The vast majority of our brain activity is unconscious, and unfortunately, that means there’s a lot of room for forming stereotypes about different groups of people. Implicit bias awareness training in the workplace aims to address these biases and make sure they don’t negatively impact employees’ behaviors, but the truth is that there’s no concrete evidence showing whether or not this training actually works.
Most of the process of biases incorporating themselves into our brains happens automatically, and it can be difficult to notice when we start to make unfair associations. The Implicit Association Test, or IAT, attempts to measure human biases to better understand them, but as of now, it’s still unclear how accurate this test is.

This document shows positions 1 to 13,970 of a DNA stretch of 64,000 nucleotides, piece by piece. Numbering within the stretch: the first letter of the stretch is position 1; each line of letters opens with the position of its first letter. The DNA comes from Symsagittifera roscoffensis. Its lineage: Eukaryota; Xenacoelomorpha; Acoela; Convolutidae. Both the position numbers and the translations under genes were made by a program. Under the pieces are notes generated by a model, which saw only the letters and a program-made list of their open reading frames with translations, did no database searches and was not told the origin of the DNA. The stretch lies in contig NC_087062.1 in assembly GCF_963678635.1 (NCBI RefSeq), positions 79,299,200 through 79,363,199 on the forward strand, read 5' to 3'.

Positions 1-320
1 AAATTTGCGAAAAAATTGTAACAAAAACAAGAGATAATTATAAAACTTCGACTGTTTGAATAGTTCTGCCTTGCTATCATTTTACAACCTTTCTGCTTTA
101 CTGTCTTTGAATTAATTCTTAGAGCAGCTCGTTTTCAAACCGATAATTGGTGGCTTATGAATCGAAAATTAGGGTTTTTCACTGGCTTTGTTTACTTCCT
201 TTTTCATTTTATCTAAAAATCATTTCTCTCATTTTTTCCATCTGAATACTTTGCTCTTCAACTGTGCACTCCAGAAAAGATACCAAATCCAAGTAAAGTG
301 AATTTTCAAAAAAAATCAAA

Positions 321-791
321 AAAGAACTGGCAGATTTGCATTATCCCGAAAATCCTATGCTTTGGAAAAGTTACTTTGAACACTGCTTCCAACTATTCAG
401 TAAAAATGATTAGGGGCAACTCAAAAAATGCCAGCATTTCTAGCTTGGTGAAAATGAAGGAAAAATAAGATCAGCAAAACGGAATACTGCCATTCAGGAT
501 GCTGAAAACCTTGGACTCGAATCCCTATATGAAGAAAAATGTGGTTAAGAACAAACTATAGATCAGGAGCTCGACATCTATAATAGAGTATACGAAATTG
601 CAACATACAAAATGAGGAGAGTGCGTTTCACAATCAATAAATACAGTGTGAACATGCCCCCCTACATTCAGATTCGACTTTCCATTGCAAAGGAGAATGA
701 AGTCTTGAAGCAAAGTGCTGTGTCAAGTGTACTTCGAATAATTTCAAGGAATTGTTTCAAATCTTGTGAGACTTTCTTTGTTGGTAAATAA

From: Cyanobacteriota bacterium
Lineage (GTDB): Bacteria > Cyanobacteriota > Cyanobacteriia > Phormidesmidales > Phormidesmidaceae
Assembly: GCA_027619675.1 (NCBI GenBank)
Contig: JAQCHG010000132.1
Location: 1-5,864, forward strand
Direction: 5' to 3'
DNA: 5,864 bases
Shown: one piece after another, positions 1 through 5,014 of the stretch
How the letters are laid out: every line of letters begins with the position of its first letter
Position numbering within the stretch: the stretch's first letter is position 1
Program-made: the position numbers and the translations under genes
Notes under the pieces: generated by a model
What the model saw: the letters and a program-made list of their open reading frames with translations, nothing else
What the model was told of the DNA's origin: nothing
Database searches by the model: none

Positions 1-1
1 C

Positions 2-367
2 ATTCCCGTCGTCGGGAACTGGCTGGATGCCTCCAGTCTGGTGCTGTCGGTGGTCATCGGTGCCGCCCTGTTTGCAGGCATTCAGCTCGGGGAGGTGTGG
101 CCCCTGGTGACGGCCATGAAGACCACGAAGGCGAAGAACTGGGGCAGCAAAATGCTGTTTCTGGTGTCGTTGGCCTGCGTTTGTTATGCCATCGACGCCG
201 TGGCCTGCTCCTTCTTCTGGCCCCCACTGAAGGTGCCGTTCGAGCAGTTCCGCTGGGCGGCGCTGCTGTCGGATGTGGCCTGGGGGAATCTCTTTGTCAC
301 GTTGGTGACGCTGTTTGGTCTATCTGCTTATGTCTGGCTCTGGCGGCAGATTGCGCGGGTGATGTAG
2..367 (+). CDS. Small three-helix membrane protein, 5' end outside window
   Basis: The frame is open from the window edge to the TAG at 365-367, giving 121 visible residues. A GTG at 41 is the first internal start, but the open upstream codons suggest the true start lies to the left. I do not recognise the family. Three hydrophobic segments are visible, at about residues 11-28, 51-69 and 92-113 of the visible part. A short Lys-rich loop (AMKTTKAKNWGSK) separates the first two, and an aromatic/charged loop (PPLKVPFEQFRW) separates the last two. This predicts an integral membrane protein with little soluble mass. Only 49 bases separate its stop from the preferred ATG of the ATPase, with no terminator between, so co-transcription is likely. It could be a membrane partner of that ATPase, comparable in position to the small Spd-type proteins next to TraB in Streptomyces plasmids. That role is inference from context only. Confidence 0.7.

If a person takes the IAT multiple times, they may receive wildly different results, meaning the test is not particularly reliable. The IAT also frequently fails to accurately predict the behaviors it aims to test.
While aiming to be less prejudiced towards others is a good goal, acknowledging one’s biases — as implicit bias awareness training aims to help employees do — doesn’t necessarily result in changed behavior. Effective training needs to not only help employees recognize their biases but also motivate them to act more respectfully.